You might think that I’m trying to carve out some sort of obscure niche identity, or trying to sabotage our faint chances of commercial success by picking intentionally strange topics to write about, but I genuinely see what we do as being accessible pop music. I think that pop music has a duty to be as interesting, odd and unexpected as possible. It should excite, amuse, surprise and provoke. Nothing in the art world has the potential to affect as many people as a slice of three minute pop, and nothing makes words more powerful than singing them.
A glance at the type of music which becomes popular, suggests that my way of thinking has me in the minority. Pop music in the 2010s amounts to insincere bragging and narcissistic self-dramatization. The following are my biggest annoyances when it comes to banal song topics:
The Writer/Performer’s Journey
It’s common in hip hop music for a rapper to, particularly on a debut track, give a kind of autobiographical introduction to, well, themselves. This is great when it’s done well as the journey from the streets to the studio is often a story worth hearing. What I can’t abide is when a singer songwriter uses the mediocre pop ballad as a self-congratulatory assurance to the listener that they’re grateful to be making music and that they won’t forget their roots.
Nowhere is this better exemplified than in the currently chart bothering “7 Years” by Lukas Graham. The jarring way he describes his situation at various ages (“once I was seven years old” should be “when I was seven years old” – the fact that you are now older than seven tells me that once for a whole year you were seven, so you don’t need to) is almost forgivable, given that the writer is Danish and writing in a second language. The nauseating way in which Graham pats his own back for making the most of his own brilliance however, is not. “I only see my goals, I don’t believe in failure,” Graham drawls, pointing out the difference between successful him and shitty you. Thankfully one of his goals wasn’t to become a driving examiner.
Writing a song about being a songwriter is the musical equivalent of starting a short story with “Jack had writer’s block.” For me the worst bit is when he says “Once I was twenty years old / My story got told / I was writing about everything before me,” because writing a song about writing a song is not writing about everything before you, it’s doing the precise opposite. A song that amounts to “look at me” portrays not the talent of the writer (which is what is intended) but how little they have to say.
The Proudly and Pathetically Debauched/Rebellious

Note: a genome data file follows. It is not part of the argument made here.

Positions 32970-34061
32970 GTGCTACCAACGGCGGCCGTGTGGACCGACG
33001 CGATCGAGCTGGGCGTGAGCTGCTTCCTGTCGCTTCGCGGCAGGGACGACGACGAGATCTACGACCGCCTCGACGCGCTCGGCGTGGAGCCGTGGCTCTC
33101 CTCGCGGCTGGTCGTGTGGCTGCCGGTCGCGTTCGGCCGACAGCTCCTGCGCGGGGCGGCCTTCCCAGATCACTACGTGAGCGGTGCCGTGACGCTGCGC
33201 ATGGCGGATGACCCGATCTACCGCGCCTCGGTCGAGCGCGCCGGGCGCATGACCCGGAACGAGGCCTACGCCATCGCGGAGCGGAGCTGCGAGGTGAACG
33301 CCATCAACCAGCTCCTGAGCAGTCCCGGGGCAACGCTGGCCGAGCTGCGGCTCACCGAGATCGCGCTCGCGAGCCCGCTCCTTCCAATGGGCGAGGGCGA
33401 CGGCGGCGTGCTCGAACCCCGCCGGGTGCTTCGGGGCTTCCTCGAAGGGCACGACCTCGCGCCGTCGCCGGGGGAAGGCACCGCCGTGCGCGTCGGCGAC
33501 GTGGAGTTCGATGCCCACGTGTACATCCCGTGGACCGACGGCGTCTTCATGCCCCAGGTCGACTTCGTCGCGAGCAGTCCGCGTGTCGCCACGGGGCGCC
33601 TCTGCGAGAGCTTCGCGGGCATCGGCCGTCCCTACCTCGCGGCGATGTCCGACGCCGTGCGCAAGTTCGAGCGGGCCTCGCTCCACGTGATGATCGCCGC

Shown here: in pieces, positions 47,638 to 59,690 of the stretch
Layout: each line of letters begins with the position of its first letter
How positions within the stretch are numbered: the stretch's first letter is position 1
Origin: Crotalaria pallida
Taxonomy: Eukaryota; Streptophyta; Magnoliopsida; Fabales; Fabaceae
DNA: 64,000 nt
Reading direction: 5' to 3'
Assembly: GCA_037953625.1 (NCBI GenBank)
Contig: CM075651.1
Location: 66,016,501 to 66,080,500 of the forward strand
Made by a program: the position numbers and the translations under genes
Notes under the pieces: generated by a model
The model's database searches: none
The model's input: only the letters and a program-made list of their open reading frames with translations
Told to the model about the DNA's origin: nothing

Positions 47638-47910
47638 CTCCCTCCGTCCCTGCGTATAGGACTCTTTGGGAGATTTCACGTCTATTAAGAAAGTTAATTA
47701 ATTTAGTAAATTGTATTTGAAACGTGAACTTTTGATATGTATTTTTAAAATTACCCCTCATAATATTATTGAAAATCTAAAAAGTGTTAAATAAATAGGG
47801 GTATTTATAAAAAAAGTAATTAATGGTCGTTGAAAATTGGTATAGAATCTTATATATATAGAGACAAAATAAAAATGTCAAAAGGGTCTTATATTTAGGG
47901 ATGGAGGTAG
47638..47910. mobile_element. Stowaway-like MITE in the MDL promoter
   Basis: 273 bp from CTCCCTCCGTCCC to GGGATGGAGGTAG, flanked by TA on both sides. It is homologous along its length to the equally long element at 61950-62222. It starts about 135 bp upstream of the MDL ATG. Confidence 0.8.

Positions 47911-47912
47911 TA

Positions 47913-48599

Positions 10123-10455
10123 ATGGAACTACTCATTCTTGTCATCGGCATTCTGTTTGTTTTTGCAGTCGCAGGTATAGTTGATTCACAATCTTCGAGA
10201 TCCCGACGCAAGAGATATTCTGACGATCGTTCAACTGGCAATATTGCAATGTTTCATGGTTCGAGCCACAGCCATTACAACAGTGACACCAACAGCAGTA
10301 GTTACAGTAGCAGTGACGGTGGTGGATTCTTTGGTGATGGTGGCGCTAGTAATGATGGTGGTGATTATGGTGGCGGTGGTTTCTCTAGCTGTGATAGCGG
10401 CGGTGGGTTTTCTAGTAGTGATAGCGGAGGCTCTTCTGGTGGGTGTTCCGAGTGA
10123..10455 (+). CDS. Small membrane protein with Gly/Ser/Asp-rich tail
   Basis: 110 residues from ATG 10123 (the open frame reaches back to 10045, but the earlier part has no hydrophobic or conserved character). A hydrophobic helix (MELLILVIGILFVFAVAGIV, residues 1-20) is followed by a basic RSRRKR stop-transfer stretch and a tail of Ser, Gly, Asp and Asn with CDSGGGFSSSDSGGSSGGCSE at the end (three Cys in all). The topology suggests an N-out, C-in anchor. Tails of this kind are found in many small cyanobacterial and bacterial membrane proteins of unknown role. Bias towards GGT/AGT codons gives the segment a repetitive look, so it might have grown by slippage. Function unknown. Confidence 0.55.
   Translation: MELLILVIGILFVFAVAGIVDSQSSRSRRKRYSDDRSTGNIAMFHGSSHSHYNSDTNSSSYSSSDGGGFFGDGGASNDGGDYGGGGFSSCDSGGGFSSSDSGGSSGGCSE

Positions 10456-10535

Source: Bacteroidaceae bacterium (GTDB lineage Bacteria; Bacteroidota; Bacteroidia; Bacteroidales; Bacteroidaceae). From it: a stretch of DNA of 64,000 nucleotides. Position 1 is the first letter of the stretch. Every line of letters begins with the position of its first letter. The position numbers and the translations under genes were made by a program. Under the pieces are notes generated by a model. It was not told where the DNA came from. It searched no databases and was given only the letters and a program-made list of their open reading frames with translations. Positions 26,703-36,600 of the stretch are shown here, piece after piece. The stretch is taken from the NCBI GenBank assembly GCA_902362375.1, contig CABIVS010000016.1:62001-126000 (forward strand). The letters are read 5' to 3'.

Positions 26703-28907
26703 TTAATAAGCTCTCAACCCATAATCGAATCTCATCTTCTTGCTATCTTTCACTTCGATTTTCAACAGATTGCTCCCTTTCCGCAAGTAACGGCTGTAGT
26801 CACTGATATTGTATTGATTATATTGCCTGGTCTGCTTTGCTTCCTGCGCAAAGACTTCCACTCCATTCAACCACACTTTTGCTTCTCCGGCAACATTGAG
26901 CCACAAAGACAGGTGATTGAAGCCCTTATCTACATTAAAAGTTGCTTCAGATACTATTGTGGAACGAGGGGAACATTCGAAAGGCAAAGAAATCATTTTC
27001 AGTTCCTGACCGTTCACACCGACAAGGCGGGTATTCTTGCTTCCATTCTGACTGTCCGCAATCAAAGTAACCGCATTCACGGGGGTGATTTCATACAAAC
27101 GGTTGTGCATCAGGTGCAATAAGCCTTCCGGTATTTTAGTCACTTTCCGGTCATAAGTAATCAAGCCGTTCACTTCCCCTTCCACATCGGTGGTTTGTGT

Major labels are only too happy to let their stars sing about how unruly or nonconformist they are, because it sells well to unruly, nonconformist teenagers and that’s who buys records (in the 60s). What they don’t want are artists who are actually unruly and nonconformist because that would be somewhat at odds with the PR principles of major multi-national corporations.
Songs where artists talk about getting wrecked tend to be cloyingly bland. Loads of the big hitters have form here, from Ed Sheeran and Ke$ha to Beyoncé. Coldplay recently released their latest stadium swayer, “Hymn For The Weekend,” which contains the celebratory clarion call for letting loose; “I’m feeling drunk and high.” When I’m pissed I to veer between talking inarticulate drivel and denying my own inebriation rather than declaring with primeval abandon how wonderful it is to have sunk a few. In fact as far as I’m aware, the only people who talk about how drunk they are, are those who are pretending to be drunk to try and fit in at parties. I should say that I’m basing that on depictions of parties I’ve seen in films: I don’t tend to get invited to a lot because I spoil them for everyone else by deconstructing all the music and pretending I’m not drunk. Nevertheless, these songs all carry a whiff of insincerity because they sound like the sort of things that people who don’t really drink say.
Even worse than the disingenuous revelers, are the fake rebels. I recently had cause to look up who Charlie XCX was, because I saw reputable music publications saying good things about her. She has a song called “Break The Rules” which actually contains the lines “I don’t wanna go to school /I just wanna break the rules.” This has to be the least edgy thing anybody has written since I wrote “Gaz is Kool” on my pencil case in year 7, and at least I was being honest. The transparent stretching to seem nonconformist by these mainstream dullards has the ultimate effect of feeling less cool than a song about the importance of paying attention to detail when filling in a tax return.
The Simplistically Optimistic